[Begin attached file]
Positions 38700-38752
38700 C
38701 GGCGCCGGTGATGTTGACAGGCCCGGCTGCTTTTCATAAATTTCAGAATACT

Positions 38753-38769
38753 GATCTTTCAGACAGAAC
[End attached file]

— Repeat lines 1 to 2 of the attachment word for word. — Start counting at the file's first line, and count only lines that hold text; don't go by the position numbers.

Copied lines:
Positions 38700-38752
38700 C